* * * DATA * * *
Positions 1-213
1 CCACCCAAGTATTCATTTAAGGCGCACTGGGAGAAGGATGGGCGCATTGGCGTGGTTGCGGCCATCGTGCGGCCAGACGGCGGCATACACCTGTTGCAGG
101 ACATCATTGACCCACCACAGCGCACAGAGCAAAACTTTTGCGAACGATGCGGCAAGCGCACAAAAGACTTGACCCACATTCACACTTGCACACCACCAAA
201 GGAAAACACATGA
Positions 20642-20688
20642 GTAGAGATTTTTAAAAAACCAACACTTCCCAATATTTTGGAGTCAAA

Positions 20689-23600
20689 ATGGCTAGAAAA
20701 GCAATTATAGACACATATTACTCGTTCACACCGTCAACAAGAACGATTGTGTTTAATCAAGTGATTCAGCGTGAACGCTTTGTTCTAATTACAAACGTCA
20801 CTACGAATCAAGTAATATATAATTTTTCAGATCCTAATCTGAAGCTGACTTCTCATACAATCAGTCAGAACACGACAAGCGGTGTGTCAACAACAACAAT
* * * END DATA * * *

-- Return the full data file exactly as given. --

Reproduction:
Positions 1-213
1 CCACCCAAGTATTCATTTAAGGCGCACTGGGAGAAGGATGGGCGCATTGGCGTGGTTGCGGCCATCGTGCGGCCAGACGGCGGCATACACCTGTTGCAGG
101 ACATCATTGACCCACCACAGCGCACAGAGCAAAACTTTTGCGAACGATGCGGCAAGCGCACAAAAGACTTGACCCACATTCACACTTGCACACCACCAAA
201 GGAAAACACATGA
Positions 20642-20688
20642 GTAGAGATTTTTAAAAAACCAACACTTCCCAATATTTTGGAGTCAAA

Positions 20689-23600
20689 ATGGCTAGAAAA
20701 GCAATTATAGACACATATTACTCGTTCACACCGTCAACAAGAACGATTGTGTTTAATCAAGTGATTCAGCGTGAACGCTTTGTTCTAATTACAAACGTCA
20801 CTACGAATCAAGTAATATATAATTTTTCAGATCCTAATCTGAAGCTGACTTCTCATACAATCAGTCAGAACACGACAAGCGGTGTGTCAACAACAACAAT